This ad will close in

New Crowdfunding Site Predicts Future Earnings

It used to be that entrepreneurs needed a business plan to raise capital. But a handful of new crowdfunding sites let investors back hopeful entrepreneurs who show potential, even if they don't have a business idea yet. Upstart is one of them.

Launched in November by former Google employees Dave Girouard and Anna Mongayt and Thiel Fellow Paul Gu, Upstart utilizes an algorithm that draws on the academic and professional experience of aspiring entrepreneurs or upstarts to predict their future earnings. Interested accredited investors can then fund those wannabes in exchange for a percentage of their income over the next decade. "The theory is that $20,000 or $30,000 today can have a huge impact on their career and be much more valuable to them than it will be in 20 or 30 years," says Girouard, Upstart's CEO.

So far, backers have invested $1.3 million in upstarts through the site, which features more than 100 upstart and 160 backer profiles. Upstart collects 3 percent of the money entrepreneurs raise on the site and charges backers 0.5 percent of the amount they invest annually.

Upstart backers tend to be individuals who have had entrepreneurial success and want to give back by helping young people pursue their career dreams. "It is an investment in the person and your belief in the potential of the person more so than any particular idea that they have today," Girouard says. "We view it not necessarily as a newfangled loan, but more like a social network than a bank."

Girouard estimates that 70 percent of the site's upstarts already are working on a business idea. We spoke with him about how it works.

What are the requirements for upstarts?
Today--and this is not forever--you have to have graduated or be graduating from either an undergraduate or a graduate program sometime between 2008 and 2014. It doesn't matter what age you are, as long as you're at least 18. And you have to be a U.S. citizen.

We do an identity check and a credit score check. Most young people don't have a lot of credit history, but we do look for real problems where they have an enormous amount of debt already or a lot of credit challenges. They also submit their school transcripts. If they've had internships or job offers, they can send those to us, too. We verify the factual aspects of their past. There are cases where somebody's really just being sloppy and putting a half-baked effort into creating a profile. We probably accept about 30 percent of submissions.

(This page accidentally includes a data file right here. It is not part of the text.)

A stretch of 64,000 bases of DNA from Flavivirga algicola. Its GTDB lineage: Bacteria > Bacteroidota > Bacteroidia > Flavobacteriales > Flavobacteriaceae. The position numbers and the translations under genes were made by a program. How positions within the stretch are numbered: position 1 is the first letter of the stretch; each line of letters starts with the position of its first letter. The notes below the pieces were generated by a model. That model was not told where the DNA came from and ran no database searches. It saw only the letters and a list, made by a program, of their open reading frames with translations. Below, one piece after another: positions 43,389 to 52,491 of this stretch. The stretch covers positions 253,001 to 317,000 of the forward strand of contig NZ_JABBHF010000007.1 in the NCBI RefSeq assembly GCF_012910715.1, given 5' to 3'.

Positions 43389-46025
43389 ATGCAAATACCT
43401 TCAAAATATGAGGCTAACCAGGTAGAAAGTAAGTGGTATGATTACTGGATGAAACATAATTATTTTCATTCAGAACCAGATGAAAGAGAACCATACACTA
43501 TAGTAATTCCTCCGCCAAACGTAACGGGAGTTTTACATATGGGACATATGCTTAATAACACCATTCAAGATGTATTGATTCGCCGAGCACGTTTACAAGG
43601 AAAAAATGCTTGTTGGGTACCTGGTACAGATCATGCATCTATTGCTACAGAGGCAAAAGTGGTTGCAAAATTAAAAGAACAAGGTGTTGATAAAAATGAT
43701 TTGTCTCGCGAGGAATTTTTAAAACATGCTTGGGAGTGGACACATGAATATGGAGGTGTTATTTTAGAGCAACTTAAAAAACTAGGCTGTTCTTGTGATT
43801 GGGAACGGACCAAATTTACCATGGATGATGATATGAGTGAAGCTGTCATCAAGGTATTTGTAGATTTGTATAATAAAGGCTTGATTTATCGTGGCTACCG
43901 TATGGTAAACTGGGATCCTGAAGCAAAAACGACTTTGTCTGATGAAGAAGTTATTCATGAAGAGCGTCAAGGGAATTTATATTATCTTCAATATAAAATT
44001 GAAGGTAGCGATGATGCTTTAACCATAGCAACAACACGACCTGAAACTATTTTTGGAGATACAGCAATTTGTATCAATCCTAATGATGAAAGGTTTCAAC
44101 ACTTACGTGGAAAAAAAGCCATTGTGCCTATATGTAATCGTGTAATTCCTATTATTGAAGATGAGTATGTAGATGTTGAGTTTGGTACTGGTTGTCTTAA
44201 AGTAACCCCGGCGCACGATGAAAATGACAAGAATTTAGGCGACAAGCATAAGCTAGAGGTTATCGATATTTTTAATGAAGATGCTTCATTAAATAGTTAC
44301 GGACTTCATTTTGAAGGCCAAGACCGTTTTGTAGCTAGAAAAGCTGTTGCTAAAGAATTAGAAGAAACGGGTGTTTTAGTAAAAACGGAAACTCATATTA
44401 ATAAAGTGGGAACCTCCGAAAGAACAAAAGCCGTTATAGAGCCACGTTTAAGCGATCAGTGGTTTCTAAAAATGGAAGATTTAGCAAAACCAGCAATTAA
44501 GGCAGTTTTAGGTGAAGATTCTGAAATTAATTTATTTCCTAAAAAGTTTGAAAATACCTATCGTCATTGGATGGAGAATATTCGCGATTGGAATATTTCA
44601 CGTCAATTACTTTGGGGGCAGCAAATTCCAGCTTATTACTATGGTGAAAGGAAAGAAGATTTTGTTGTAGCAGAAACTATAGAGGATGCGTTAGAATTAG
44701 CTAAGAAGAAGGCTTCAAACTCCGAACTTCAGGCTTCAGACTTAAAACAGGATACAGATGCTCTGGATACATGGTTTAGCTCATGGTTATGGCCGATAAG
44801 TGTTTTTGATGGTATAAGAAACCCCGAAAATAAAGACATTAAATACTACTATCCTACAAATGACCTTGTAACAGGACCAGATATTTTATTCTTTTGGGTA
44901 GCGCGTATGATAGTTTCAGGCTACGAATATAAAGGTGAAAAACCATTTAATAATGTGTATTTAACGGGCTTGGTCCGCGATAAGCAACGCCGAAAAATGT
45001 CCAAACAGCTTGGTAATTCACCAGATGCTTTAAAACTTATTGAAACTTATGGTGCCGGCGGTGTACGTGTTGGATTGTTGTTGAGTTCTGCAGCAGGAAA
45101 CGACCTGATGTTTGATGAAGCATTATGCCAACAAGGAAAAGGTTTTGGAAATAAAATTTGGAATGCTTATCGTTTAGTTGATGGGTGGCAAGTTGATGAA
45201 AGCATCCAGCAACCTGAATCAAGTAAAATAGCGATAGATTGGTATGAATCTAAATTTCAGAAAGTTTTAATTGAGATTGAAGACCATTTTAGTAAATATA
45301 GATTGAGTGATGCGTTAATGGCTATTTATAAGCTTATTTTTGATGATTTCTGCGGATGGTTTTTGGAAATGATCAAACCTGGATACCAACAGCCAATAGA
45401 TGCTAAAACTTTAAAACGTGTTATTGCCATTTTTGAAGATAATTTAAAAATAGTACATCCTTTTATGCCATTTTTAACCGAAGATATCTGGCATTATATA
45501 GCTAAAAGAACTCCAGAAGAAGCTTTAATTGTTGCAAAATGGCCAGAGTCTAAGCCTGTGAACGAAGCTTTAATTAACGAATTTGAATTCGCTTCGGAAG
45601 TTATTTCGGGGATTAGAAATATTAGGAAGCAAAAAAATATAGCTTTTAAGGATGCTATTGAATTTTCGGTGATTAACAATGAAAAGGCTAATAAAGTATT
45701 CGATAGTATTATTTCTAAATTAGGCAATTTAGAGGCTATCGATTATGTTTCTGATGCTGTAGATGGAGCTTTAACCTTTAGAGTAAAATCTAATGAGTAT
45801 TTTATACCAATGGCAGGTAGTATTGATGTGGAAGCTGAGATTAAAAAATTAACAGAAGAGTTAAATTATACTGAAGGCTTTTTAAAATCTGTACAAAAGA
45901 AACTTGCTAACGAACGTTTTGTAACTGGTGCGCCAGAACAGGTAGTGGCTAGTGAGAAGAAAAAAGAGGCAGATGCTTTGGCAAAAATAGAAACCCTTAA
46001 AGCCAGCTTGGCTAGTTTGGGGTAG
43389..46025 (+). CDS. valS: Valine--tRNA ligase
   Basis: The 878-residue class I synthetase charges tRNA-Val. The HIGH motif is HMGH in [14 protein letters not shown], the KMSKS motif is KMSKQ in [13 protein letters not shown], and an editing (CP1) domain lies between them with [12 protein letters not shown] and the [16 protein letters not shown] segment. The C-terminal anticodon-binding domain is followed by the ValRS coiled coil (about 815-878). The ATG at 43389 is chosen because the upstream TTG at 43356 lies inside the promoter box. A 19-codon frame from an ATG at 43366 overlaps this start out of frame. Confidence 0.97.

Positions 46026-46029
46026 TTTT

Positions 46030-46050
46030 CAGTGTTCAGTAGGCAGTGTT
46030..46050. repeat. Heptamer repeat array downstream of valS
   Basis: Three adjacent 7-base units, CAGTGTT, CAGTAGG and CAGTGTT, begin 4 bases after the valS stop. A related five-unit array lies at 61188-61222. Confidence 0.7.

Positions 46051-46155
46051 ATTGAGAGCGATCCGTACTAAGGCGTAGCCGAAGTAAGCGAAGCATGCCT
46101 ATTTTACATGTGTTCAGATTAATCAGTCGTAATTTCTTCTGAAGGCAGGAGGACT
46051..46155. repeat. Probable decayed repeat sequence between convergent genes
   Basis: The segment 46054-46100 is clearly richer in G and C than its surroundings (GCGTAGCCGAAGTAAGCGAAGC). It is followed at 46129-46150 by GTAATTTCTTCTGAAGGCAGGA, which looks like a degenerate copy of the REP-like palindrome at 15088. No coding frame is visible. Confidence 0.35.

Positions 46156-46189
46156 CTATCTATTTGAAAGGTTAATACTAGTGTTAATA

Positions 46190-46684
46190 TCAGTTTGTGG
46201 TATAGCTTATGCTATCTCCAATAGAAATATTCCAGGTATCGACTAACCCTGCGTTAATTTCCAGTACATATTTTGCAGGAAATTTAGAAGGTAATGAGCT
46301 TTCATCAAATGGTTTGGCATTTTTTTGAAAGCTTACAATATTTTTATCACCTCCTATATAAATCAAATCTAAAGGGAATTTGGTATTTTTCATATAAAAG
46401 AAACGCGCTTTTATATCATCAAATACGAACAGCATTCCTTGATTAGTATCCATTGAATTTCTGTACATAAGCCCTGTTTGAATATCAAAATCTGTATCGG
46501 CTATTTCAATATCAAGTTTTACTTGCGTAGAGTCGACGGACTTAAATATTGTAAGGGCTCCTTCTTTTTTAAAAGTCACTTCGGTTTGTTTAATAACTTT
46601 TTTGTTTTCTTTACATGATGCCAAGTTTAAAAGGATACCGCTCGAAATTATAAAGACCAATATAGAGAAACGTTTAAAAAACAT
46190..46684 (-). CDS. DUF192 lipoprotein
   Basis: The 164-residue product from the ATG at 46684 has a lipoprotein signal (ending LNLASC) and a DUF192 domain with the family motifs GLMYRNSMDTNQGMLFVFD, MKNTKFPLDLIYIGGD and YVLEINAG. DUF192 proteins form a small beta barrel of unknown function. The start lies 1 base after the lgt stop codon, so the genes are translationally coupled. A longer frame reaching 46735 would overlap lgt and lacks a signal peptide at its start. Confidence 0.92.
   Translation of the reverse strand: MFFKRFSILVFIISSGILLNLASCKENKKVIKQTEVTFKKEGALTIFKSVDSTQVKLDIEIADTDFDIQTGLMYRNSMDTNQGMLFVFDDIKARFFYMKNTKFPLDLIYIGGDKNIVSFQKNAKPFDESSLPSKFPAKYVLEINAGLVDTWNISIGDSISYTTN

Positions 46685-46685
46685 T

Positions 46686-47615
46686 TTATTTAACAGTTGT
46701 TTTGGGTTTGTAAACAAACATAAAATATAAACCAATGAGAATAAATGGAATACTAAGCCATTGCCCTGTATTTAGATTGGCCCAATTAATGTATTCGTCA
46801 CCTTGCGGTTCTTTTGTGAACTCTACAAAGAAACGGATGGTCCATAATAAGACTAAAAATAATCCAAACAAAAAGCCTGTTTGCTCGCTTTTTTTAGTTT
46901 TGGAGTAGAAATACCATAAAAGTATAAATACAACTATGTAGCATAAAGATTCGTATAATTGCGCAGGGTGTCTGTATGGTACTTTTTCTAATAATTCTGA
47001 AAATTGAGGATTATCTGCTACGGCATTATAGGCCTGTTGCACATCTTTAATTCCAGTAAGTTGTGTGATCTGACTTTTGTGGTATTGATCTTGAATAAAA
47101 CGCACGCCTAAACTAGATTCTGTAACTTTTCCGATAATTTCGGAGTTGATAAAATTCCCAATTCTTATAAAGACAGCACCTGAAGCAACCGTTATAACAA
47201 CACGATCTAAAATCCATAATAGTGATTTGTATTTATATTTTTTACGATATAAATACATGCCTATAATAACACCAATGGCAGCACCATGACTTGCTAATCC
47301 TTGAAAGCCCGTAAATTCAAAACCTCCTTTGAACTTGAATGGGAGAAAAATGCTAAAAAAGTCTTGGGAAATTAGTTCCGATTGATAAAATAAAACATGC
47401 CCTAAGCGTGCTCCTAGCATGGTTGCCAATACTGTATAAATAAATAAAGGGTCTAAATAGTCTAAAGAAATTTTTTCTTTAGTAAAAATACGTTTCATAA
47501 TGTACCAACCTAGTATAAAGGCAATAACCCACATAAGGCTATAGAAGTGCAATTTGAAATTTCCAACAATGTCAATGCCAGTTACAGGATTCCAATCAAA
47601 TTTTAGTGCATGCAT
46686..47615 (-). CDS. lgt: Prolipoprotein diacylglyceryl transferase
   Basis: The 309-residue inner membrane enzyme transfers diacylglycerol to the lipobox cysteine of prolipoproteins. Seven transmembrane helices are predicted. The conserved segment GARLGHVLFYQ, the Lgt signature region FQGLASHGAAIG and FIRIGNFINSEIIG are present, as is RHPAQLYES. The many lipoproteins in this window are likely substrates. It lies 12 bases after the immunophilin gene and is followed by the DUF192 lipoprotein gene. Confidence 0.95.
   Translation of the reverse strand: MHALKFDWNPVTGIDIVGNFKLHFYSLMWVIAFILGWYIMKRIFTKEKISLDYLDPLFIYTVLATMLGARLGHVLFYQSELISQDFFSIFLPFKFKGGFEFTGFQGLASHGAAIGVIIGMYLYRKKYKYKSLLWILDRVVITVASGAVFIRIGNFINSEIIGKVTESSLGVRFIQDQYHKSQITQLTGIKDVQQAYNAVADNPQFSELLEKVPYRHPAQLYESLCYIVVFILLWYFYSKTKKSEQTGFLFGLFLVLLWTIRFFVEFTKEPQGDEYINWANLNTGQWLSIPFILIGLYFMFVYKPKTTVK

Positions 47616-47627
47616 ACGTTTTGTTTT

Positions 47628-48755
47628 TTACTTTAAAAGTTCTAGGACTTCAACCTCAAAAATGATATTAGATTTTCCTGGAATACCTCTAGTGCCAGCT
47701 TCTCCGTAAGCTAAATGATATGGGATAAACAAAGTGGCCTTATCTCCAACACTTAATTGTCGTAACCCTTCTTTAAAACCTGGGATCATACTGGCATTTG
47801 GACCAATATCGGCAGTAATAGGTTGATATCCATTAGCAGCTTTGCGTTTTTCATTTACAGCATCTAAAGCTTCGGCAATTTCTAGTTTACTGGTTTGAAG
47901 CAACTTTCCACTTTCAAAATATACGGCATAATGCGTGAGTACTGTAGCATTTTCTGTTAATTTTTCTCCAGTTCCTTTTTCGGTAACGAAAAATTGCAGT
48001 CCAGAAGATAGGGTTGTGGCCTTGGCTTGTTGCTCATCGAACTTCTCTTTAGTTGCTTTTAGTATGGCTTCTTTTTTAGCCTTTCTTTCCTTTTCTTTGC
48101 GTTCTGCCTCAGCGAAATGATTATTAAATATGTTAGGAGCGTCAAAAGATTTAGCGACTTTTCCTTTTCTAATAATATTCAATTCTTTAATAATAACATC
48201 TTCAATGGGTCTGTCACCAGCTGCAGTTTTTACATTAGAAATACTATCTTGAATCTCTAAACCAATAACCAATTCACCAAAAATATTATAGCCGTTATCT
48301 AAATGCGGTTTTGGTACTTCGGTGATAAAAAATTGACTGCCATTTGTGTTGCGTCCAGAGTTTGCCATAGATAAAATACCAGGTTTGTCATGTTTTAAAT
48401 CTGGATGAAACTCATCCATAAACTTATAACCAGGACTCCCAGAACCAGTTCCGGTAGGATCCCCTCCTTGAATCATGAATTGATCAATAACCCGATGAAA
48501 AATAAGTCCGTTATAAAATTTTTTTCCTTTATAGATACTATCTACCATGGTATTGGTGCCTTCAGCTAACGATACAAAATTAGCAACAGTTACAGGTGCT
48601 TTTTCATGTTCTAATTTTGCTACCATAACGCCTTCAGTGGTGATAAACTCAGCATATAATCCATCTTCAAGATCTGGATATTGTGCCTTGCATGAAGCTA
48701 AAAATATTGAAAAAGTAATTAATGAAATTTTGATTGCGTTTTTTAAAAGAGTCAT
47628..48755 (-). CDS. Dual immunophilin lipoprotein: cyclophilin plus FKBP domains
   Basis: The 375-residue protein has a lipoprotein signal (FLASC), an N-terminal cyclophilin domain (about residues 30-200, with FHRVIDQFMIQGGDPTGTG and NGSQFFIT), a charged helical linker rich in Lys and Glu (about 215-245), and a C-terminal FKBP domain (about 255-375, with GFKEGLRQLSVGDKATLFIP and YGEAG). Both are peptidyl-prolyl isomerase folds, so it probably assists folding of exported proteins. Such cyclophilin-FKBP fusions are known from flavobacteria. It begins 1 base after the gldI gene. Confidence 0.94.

How are loan amounts determined?
We statistically predict your income over 10 years, then we give you what we call a funding rate. The funding rate says that for every 1 percent of your income you share with your backers, you can raise X dollars. So a sweet spot might be $7,000. If you would like to raise $20,000, that's 2.9 percent of your income you would need to commit. You cannot offer more than 7 percent--that's the cap.

How are loans repaid?
It's a fixed fraction of your income for 10 years. If you have a year in which you earn $30,000 or less, you don't have to pay anything, but your term extends a year, up to a maximum of 15 years. There is a cap: You can never pay back more than five times what you raised. We didn't want to make this the hunt for the next Mark Zuckerberg. That's not what Upstart is about.

What is the range of funding given?
Unlike Kickstarter, if you said you want to raise $20,000, you don't need to get all the way to $20,000. You have to get to at least $10,000--that's the minimum funding on Upstart. Commonly, the average ask is in the $35,000 to $40,000 range. The average net--what they actually get--is more like $25,000.

Any tips for hopeful upstarts?
We always tell people that photos of you looking like you're working and learning are much better than photos of you sipping an umbrella drink on the beach. And saying you want to change the world is a great thing, but being more specific about what you care about and what impact you want to have is better--even if you don't know exactly what company you might start one day.

Michelle Goodman is a Seattle-based freelance journalist and author of The Anti 9-to-5 Guide.

Like this article? Get this issue right now on iPad, Nook or Kindle Fire.

This article was originally published in the August 2013 print edition of Entrepreneur with the headline: You, Inc..

Loading the player ...

This One Habit Can Help Make You Smarter

Ads by Google

Most Shared Stories

1
The 3 Attributes to Look for in Top Talent
2
14 Books Every Entrepreneur Should Read in '14
3
5 Key Characteristics Every Entrepreneur Should Have
4
What Motivates Entrepreneurs to Do What They Do? (Infographic)
5
How to Change Your Beliefs and Stick to Your Goals for Good

Trending Now